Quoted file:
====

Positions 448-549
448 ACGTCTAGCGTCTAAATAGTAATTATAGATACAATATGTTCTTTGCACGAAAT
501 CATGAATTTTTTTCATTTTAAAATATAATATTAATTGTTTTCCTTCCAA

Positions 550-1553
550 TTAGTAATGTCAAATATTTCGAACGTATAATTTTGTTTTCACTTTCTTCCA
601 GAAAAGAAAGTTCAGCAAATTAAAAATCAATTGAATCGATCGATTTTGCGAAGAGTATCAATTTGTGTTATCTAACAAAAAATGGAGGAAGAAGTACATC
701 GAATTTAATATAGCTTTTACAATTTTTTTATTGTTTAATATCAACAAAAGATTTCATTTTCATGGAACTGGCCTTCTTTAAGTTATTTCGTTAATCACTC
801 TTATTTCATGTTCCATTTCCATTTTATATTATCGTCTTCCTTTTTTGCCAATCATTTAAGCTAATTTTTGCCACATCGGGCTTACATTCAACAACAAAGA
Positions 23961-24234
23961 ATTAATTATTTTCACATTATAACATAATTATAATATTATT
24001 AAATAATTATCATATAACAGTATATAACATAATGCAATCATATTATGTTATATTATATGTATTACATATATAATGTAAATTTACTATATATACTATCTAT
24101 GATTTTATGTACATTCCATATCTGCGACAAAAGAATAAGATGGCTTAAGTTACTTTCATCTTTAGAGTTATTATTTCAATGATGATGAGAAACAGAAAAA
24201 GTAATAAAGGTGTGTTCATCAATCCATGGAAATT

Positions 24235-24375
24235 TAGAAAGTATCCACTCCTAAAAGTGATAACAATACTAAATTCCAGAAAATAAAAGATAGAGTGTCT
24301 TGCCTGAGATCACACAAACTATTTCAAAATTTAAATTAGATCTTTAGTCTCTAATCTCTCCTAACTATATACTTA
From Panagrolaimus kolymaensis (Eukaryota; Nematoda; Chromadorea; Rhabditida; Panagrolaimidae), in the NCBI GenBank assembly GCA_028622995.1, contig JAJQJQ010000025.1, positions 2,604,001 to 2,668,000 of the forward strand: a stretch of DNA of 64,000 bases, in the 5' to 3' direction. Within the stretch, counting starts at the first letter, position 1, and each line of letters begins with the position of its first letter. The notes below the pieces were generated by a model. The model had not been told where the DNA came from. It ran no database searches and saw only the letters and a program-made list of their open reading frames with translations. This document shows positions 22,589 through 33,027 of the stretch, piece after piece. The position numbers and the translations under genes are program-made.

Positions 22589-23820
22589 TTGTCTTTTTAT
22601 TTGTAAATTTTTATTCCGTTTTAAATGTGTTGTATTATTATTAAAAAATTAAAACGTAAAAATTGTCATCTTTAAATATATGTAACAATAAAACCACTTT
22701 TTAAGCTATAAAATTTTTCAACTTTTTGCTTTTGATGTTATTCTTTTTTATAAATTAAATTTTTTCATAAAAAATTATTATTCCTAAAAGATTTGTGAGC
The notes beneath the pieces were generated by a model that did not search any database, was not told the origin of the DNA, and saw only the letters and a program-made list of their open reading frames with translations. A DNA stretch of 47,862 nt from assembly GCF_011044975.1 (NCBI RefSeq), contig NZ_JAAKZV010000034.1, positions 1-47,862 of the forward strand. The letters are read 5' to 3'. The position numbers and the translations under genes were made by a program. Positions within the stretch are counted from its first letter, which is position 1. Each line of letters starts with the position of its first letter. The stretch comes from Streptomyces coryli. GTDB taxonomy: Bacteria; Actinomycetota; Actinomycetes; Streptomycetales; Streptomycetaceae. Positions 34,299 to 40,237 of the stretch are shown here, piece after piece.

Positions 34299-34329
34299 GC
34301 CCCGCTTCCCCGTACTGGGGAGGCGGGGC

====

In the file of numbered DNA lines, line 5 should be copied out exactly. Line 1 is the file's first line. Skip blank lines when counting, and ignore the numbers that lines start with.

550 TTAGTAATGTCAAATATTTCGAACGTATAATTTTGTTTTCACTTTCTTCCA